“The only thing standing between you and your goal is the bullshit story you keep telling yourself as to why you can’t achieve it” – the real Jordan Belfort
The movie The Wolf of Wall Street is based on the memoir of Jordan Belfort, a man whose story had already inspired one movie, Boiler Room. Martin Scorsese’s film is a much better movie, and offers more insight into a man for whom there was never enough. Never enough money. Never enough sex. Never enough drugs. Jordan Belfort should be made the poster boy for the era of conspicuous consumption that went on in the late 1980s and early 1990s.
Portrayed by Leonardo DiCaprio, Belfort is starting his first job on Wall Street as the film begins. He is mentored briefly by “Jack Hanna” (Matthew McConaughey), his boss. However their relationship is cut short because of an event we now know as “Black Monday”, the day in October of 1987 when the stock market fell over 500 points.
Desperate for work, Belfort is about to apply for other types of jobs until his wife Teresa Petrillo (Cristin Milioti) spies an ad for stock brokers at a place called the Investor Center. Belfort goes there for an interview and once he begins, the rest of the brokers are blown away by his technique for selling the penny stocks they deal with. Not listed on any regulated stock exchange, these stocks are listed on what are called pink sheets and while the prices are low, the commissions are huge.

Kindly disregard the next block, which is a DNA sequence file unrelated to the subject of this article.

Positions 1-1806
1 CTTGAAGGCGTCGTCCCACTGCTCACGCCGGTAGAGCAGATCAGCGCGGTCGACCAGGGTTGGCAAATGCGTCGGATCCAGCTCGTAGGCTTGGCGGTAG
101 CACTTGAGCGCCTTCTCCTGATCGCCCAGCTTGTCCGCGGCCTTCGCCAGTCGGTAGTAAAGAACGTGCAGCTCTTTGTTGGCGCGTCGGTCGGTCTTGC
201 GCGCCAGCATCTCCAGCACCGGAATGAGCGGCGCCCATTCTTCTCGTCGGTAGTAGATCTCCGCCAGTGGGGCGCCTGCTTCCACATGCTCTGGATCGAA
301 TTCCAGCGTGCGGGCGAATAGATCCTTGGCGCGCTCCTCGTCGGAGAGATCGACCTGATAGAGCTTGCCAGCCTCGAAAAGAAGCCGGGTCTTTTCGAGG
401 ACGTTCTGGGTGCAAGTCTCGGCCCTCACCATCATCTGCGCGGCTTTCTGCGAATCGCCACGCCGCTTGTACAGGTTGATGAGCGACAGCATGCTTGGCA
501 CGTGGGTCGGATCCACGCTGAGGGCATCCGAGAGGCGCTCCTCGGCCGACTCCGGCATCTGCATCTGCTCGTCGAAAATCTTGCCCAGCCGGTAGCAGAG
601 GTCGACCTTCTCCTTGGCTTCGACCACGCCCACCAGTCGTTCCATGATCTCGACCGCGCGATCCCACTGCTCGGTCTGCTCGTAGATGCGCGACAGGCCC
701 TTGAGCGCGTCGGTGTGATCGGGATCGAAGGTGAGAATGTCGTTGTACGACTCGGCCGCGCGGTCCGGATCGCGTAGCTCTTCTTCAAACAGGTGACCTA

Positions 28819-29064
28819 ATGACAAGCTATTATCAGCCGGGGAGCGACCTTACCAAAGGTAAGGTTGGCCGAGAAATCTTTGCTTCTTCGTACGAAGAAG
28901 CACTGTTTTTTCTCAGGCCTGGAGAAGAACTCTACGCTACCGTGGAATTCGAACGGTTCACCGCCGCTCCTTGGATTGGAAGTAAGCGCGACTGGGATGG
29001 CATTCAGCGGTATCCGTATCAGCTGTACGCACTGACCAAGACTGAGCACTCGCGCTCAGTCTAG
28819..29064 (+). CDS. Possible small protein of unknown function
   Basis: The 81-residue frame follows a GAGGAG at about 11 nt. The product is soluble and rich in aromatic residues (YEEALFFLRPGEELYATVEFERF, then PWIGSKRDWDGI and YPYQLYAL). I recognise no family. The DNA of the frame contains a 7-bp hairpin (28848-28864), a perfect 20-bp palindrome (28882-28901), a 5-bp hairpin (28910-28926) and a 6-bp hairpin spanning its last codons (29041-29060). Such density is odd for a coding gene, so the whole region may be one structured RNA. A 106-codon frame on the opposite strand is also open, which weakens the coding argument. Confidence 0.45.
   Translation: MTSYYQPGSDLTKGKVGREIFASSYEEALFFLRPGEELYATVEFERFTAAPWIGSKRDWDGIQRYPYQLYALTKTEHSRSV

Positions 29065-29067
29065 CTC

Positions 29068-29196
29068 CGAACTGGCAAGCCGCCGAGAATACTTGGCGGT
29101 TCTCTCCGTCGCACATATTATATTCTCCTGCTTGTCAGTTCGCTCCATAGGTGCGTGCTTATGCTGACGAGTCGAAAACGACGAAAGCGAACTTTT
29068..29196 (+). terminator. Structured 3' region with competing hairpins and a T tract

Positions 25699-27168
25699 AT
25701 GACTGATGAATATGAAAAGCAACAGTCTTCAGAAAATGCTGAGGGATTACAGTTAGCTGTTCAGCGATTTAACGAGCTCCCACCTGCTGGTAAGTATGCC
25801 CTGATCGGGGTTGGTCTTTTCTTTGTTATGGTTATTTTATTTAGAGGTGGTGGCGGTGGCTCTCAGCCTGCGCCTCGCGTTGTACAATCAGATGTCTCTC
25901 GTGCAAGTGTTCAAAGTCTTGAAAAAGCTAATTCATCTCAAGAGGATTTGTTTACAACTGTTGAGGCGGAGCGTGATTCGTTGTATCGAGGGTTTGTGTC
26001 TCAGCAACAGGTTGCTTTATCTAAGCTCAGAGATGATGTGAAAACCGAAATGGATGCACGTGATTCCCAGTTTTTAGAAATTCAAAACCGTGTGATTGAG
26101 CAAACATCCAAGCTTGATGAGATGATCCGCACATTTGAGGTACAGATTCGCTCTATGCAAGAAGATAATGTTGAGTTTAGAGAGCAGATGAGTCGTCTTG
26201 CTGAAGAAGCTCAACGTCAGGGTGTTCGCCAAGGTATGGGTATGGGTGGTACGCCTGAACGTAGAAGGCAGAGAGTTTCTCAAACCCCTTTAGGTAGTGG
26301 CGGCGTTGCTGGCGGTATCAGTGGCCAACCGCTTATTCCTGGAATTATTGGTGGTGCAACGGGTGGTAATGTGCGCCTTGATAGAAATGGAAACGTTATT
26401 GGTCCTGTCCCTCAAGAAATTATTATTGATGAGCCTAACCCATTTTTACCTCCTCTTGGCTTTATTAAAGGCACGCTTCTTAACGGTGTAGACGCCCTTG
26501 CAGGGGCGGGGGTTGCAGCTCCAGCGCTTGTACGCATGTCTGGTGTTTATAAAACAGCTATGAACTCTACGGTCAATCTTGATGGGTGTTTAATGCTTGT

Soon Belfort is starting his own firm, Stratton Oakmont and it grows like a wildfire. The money is rolling in. Jordan Belfort becomes known for the excess he lavishes on himself and his employees. While he’s throwing wild parties for his employees and exhorting them to sell more and more on the office PA system, he’s also snorting massive quantities of cocaine, dropping Quaaludes and screwing prostitutes on a regular basis.
Things change along the way. Teresa is replaced by wife #2, Naomi Lapaglia (Margot Robbie), they have a daughter, a great big house and all seems good. His father Max (Rob Reiner) is overseeing the company’s finances with an iron fist. Then Stratton Oakmont handles the Initial Public Offering (IPO) of Steve Madden’s company (Madden is portrayed by Jake Hoffman). The FBI begins an investigation into Belfort and his firm and from that point, it’s an even wilder ride than before.
Some of Scorsese’s best films have been displays of the excesses of historical figures. Goodfellas and Casino’s characters are fictional versions of real people. Raging Bull and The Aviator show actors portraying some or all of the real people involved in the story. While characters other than DiCaprio’s performance as Jordan Belfort in The Wolf of Wall Street are fictionalized versions of the real people; who those real people are/were is evident on the screen. Showing off the foibles and flaws of such people is one of Scorsese’s fortes.
However, while this is a good film, it isn’t a great film and suffers by comparison with his earlier works. The actors give strong performances, particularly Jonah Hill, Margot Robbie and Jean Dujardin. When a film goes well beyond the two hour mark in running time, it challenges the stamina, attention-span and bladder of its audience. This movie runs 179 minutes and with the f-bomb being dropped 506 times (a new record for a mainstream non-documentary film) that’s one f**k every 21 seconds, on average.
There are some who think this movie glorifies and excuses the actions of Belfort and cohorts. That is not the case. If anything, it points out that the American financial systems are in need of more and better oversight. Sadly, The Wolf of Wall Street virtually ignores the victims of Belfort’s crimes, and to give them less than he gave them is a terrible shame.